Does the Year for Silver and Gold American Eagles Matter?

Discussion in 'Commodity Futures' started by DrPepper, Nov 20, 2009.

  1. When I have purchased rolls of Silver American Eagles in the past, the coin dealer gave me rolls from the 80's and 90's. He said that coins from the current year were in higher demand and sold at a premium. I kind of felt like he was getting rid of some old rolls that no one else wanted. Since no one spends silver coins, I was also a little surprised that they were in unsealed rolls that he would open and handle. It seems like uncirculated coins would be more valuable. Does it matter what year Silver and Gold American Eagles are from and whether they are uncirculated or not?
  2. Hi DrPepper, I am not an expert in the field, but from my understanding there is almost no difference in the value of uncirculated vs circulated "handled" coins unless there is visible wear or damage of the actual coin.

    The real difference is b/w proofs and uncirculated which goes through a different minting process all together.

    And yes there is a premium on current year coins, but we are talking about pennies on the dollar. Coin dealers obviously will exploit that into a larger spread which is not the true market difference.

    I normally buy all my coins through Bullion Direct.. But there are obviously a million coin dealers. I would suggest you at least fool around with their site to get an idea of the price differences.
  3. Thanks for the reply--your response was helpful. I have compared the prices of the online bullion dealers with several coin shops in my area and have found a local shop with competitive prices. I don't buy a lot of bullion, but when I do, I like to pay with cash so no one has a record of my purchases. I think it is unlikely that gold will be outlawed again, but I believe that the appreciation will be taxed in the future. I think the government will go after people with gold if the price continues to rise, just as they have with people from the US with assets in Swiss Banks.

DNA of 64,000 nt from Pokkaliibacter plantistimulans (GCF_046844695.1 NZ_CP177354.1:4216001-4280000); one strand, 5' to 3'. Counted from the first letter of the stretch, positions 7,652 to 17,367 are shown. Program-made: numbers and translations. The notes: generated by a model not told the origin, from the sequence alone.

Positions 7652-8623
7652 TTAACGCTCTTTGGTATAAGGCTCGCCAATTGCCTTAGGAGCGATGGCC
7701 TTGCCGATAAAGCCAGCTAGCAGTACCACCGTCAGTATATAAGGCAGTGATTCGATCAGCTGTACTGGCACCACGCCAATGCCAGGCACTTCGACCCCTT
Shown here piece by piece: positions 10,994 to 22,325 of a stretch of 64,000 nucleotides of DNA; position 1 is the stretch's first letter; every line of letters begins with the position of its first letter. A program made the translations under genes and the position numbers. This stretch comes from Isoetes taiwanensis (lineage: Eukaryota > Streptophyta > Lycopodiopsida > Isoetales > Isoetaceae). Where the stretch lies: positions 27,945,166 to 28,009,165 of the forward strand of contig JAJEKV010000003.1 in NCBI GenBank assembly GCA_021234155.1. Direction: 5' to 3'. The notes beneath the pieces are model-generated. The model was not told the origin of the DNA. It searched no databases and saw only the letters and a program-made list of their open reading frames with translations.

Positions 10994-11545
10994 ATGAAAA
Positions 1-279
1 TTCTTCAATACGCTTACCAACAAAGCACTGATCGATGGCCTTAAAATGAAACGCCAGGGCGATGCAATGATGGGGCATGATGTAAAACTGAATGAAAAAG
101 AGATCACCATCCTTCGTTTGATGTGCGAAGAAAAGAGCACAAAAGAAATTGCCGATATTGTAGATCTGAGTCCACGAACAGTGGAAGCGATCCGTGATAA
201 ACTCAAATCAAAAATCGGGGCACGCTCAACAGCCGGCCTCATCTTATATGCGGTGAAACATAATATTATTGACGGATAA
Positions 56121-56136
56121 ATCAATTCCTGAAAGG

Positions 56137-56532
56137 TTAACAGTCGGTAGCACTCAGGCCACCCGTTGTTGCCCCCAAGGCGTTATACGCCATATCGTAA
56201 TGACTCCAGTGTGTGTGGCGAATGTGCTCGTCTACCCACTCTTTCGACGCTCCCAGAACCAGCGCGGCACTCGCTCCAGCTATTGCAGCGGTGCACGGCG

4. jprad


    That, and the disadvantaged capital gains tax on gold is exactly why I don't bother with it.

    Oh, and the fact that you can't eat or drink it if you're in a real pinch...
  5. If you're in the kind of pinch where you need gold, it's because nobody wants your paper money (presumably). In which case, you'll be eating and drinking much more with gold.
  6. Numismatic value, that's about it. Certain years are more rare than others depending on # minted. Certified & slabbed coins are more valuable to collectors, as their condition is preserved. I have bought & flipped certified Eagles, so there is a market out there for it. Personally, I only see bullion value in them, but I can appreciate the collectors who actually value pristine condition.

    I don't know why the dealer did that as the older years have more numismatic value than the current. More Eagles are minted now than before and they are relatively easy to get.
  7. I asked the coin dealer over the weekend why he charges 20 cents more per coin for 2009 one ounce Silver American Eagles. He said that they put together rolls of Silver Eagles from prior years themselves from loose coins and it is possible that the coins may have some wear. However, the 2009 rolls come right out of the box of coins they buy from the mint. Therefore, the 2009s are definitely uncirculated, hence the slight premium.
  8. I don't think that dealer knows what he is doing. Older Eagles carry a larger premium than current.

    Take a look at:

    While all of the years are BU condition, Eagles do not circulate hence do not undergo the regular wear & tear that coins do. It's not common to find worn down or damaged Eagles, as most collectors just put them in a safe place.

    I don't know if he is charging a rip-off premium, but if I were you I would try to clean out his 80s and 90s Eagles, assuming they are decent condition. I don't know if you have the funds, but offer him anywhere from spot to $1 over spot and take his older Eagles inventory.